17 de junho de 2013

U of Edinburgh releases first ever MOOC data

Despite the buzz around Massive Open Online Courses (MOOCs), data about them is scarce, limiting the ability to judge how the courses will fit into the higher education landscape—and particularly whether they will be creditworthy and eventually profitable.
"There were gaps" in the participating nationalities, with zero activity from China
Hoping to counter this, the University of Edinburgh has compiled the most comprehensive data to date on the sector, revealing the study choices, motivations and nationality of participants in its six Coursera-backed MOOCs.
A pre-launch survey sent to 217,512 email accounts a week before the course began yielded 45,182 responses (a rate of 21%) and revealed that some 200 countries were represented in the learner cohort, the majority of students coming from the US, UK, Spain and Brazil. Researchers said “there were gaps” in the participating nationalities, however, with zero activity from China for example.
“Gathering many more learners from non-US/UK/Europe sources is not a simple goal”
“This suggests that reaching widely with MOOCs to gather many more learners from non-US/UK/Europe sources is not an unreasonable goal, but also not a simple goal,” the report states.
Thirty-three per cent of respondents were between 25-35 years old and were mostly in the “teaching and education” field or students at university. 70% reported having completed an academic degree, a larger percentage than organisers expected.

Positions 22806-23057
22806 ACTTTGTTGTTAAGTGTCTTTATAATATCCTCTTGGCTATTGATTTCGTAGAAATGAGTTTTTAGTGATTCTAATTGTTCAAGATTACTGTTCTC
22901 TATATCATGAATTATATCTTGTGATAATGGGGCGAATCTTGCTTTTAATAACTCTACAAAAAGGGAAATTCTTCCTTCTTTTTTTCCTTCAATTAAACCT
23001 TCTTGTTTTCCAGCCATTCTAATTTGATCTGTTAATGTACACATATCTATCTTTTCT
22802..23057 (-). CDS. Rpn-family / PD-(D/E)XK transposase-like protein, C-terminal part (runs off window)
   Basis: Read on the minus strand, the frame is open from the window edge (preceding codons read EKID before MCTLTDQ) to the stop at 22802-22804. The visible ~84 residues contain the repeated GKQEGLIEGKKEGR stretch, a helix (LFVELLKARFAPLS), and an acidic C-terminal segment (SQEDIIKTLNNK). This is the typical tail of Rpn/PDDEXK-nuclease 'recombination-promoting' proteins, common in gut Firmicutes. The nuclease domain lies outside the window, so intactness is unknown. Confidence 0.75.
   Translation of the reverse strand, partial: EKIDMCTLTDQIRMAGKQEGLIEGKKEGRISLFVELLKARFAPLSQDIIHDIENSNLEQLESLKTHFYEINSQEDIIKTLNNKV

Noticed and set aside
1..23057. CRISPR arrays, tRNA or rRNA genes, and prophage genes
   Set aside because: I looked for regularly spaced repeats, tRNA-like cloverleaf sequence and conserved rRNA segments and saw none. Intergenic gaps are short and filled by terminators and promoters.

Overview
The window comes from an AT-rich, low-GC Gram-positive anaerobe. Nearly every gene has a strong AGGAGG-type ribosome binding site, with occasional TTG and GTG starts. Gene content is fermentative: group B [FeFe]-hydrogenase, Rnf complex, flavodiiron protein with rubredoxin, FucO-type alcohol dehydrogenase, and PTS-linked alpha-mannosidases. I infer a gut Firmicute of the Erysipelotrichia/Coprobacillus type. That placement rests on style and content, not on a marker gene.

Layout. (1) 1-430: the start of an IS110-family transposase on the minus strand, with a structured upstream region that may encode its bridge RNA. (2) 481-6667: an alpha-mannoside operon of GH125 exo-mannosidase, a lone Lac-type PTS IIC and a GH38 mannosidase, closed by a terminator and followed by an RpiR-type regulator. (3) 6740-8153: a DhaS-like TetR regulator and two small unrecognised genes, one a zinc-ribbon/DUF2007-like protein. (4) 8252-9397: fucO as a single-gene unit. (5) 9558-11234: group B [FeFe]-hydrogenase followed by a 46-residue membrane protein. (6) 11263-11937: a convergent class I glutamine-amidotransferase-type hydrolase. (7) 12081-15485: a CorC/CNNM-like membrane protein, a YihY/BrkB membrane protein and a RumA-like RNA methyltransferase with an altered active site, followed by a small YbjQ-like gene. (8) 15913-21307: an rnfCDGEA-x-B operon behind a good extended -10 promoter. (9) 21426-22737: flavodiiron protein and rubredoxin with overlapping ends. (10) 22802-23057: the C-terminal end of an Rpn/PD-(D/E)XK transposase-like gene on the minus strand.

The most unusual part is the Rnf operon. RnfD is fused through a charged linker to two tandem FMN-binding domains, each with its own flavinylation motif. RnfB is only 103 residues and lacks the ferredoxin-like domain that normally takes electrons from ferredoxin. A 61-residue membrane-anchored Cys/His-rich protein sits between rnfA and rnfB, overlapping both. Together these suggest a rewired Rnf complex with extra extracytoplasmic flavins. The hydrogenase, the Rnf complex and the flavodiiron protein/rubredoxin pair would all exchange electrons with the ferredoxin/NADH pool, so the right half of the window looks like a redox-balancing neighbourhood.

An Exit survey gathering 15,351 responses showed that 45% of respondents said the course completely met their expectations while 32% said it exceeded them. Organisers added that about 46-81% of its 305,000 enrolled learners participated in the courses at any one time – a “complete vindication of our decision to participate in the early days of MOOCs”.
How to monetise MOOCs has topped debates around MOOCs as many universities have started charging for completition certificates. Edinburgh said that offering certificates for a modest fee was in the original plans but not pursued because the process for doing it was still evolving within Coursera at the time.
Ultimately, 34,850 Statements of Accomplishments were distributed to 12% of total enrolment across all six courses.
70% reported having completed an academic degree, a larger percentage than organisers expected
“Both Entry and Exit surveys asked respondents for their reasons for enrolling, of which the main options chosen were to learn new subject matter and find out about MOOCs/online learning. Gaining a certificate or career enhancement were less significant but more localised to specific MOOCs,” the report says.
The University of Edinburgh was the first non-US university to partner with platform provider Coursera in early 2012. The six courses, lasting either five or seven weeks, were launched January 2013 offering courses such as Introduction to Philosophy, Elearning and Digital Cultures and Critical Thinking in Global Challenges.
The lack of MOOC data has caught the eye of the private sector resulting in the launch of the MOOC Research Initiative funded by the Bill & Melinda Gates Foundation. The project aims to “fill this research gap by evaluating MOOCs and how they impact teaching, learning, and education in general.”

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